The reports of film photography’s death are greatly exaggerated. Check out these helpful tips to get started with film photography!
While much of the photography industry is dominated by work created with digital cameras, film photography has been making a steady resurgence into the zeitgeist. We’re regularly seeing new film emulsions being introduced, and instant films have never been more popular. There’s never been a more exciting time to get started with film photography. In our latest original infographic, we explore some useful tips and information that will help get you started with shooting film.
Negative film and slide film are two of the most popular options when it comes to color film photography. Compared to digital, film emulsions are much more forgiving. In fact, you’ll often get the best results when you intentionally overexpose the film emulsion you are shooting with. When working with color negative film stocks (sometimes referred to as print film), you’ll generally want to overexpose your film by at least 1/3rd of a stop. Slide film (also known as color reversal film or transparency film) can be a bit more exacting by comparison. You’ll want to ensure your exposure is spot on to get the most details out of your subject. It’s important to remember; each film emulsion has its own unique characteristics, so don’t be afraid to experiment to achieve a look you prefer.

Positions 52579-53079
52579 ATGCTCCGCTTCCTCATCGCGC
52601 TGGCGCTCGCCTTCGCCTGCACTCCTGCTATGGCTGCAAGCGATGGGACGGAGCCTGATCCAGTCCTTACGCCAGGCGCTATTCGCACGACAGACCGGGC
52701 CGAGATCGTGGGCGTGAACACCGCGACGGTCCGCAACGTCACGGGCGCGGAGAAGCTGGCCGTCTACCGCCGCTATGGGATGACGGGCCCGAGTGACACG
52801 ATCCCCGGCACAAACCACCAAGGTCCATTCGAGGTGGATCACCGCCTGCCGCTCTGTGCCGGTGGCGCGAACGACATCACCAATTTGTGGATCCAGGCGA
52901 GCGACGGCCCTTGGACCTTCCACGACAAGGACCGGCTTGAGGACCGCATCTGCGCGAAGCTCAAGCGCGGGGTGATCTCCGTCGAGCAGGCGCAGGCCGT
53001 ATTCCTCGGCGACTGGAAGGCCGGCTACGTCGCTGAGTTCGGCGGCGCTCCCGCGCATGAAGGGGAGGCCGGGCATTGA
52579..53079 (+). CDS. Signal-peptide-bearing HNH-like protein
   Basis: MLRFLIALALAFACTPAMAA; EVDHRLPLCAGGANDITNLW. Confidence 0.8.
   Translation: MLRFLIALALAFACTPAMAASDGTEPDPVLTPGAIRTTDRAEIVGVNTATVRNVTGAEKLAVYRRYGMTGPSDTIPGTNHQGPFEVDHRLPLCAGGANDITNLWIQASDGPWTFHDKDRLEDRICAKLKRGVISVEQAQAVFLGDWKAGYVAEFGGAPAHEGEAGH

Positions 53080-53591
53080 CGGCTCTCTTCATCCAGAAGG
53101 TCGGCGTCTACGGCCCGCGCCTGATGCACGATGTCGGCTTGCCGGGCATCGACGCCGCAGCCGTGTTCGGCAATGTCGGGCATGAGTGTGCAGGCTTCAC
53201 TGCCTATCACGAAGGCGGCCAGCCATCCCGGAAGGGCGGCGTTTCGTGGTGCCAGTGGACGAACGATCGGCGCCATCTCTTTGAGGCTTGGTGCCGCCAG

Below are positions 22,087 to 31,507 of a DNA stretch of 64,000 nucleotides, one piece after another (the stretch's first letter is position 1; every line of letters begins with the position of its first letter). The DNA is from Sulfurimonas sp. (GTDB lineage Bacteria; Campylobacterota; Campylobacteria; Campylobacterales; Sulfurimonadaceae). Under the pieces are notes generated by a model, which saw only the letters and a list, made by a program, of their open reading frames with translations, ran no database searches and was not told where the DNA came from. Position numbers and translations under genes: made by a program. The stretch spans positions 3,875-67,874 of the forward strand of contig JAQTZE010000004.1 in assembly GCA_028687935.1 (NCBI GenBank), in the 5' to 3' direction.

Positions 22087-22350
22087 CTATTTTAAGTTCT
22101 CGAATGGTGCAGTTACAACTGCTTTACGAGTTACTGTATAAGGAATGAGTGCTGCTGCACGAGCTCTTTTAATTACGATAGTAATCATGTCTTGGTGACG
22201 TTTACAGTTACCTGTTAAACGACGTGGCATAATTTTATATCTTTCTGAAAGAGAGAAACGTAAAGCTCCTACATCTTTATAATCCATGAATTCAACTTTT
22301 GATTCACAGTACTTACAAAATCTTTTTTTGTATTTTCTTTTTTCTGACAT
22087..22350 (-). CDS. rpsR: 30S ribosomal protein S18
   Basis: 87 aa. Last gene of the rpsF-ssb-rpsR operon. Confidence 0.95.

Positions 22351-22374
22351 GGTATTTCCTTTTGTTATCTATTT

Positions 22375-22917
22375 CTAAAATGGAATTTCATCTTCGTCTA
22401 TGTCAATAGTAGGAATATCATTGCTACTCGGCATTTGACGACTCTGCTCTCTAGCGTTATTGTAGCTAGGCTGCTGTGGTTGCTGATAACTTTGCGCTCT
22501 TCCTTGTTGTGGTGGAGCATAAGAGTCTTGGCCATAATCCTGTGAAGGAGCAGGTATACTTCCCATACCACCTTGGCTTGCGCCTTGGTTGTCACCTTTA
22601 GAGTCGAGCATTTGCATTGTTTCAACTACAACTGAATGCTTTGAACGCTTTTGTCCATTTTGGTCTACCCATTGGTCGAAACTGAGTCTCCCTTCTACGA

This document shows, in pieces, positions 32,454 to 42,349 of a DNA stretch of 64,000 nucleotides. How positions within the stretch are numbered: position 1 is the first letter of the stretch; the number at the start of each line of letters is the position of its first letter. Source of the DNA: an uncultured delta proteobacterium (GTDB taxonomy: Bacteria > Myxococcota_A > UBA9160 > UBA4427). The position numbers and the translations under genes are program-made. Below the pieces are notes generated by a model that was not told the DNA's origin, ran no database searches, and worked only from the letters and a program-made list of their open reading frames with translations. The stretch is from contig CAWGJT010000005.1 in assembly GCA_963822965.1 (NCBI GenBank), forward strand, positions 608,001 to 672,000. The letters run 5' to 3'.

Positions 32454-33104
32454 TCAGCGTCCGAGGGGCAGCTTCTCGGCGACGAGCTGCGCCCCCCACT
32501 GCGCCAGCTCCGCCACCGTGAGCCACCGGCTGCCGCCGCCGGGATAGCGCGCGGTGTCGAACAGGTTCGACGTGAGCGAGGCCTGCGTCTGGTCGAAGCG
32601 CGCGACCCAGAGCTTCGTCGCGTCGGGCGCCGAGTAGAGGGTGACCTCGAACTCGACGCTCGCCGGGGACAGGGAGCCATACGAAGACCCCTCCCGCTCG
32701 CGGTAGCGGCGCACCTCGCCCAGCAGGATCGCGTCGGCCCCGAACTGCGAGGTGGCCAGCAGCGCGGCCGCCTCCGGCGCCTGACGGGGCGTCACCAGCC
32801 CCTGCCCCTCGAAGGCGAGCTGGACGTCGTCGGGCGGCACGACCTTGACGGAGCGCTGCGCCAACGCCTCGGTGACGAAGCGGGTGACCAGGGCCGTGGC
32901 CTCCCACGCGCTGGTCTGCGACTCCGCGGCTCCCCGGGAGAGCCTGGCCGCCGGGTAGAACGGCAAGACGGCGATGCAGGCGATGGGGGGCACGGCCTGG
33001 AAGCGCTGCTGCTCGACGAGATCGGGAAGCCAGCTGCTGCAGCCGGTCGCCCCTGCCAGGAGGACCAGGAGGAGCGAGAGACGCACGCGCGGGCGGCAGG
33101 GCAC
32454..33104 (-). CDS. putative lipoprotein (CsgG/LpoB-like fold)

Black & White Film
There are tons of variety when it comes to black and white films. Infrared, orthochromatic (which only reacts to blue light), and t-grain (Tabular-grain) films are just a few black & white emulsions on the market today. They each possess unique characteristics that provide them a distinctive aesthetic. Depending on the black & white film emulsion you choose, the results can range from dramatic to downright otherworldly. Again, don’t be afraid to experiment with them to see which emulsion produces a look you desire.
When it comes to commercially available film formats available on the market, 35mm film is by far the most common today. When people think of photographic film, 35mm film cartridges are usually what comes to mind. For photographers shooting with medium format film cameras (6 × 4.5, 6 × 6, 6 × 7, 6 × 9, etc.), 120 film is also available. Unlike 35mm film that comes in cartridges, 120 films are available in individually wrapped spools.
Instant film is all the rage these days, perfect for capturing impromptu moments. Polaroid invented the first instant photographic film and cornered the instant film market at one point. Sadly, the company would cease production of instant photographic film due to decline in sales and other factors. Thankfully, Fujifilm helped revive interest in instant films with the introduction of its widely popular Instax line of instant films. Available in a number of sizes, Instax is the de facto standard today when it comes to instant film. Polaroid is still in the instant photography game with their ZINK line, which is not true photographic film but specially developed thermal paper. (The image quality with ZINK prints is also laughably bad.)
Developing is an important step in the film photography process, turning exposed rolls of film into the images we see. You can drop your exposed film off at film labs to be developed, or you can choose to develop the film yourself at home if you’re familiar with the chemistry involved. Generally, black and white films are much easier to develop at home when compared to color negative or slide films.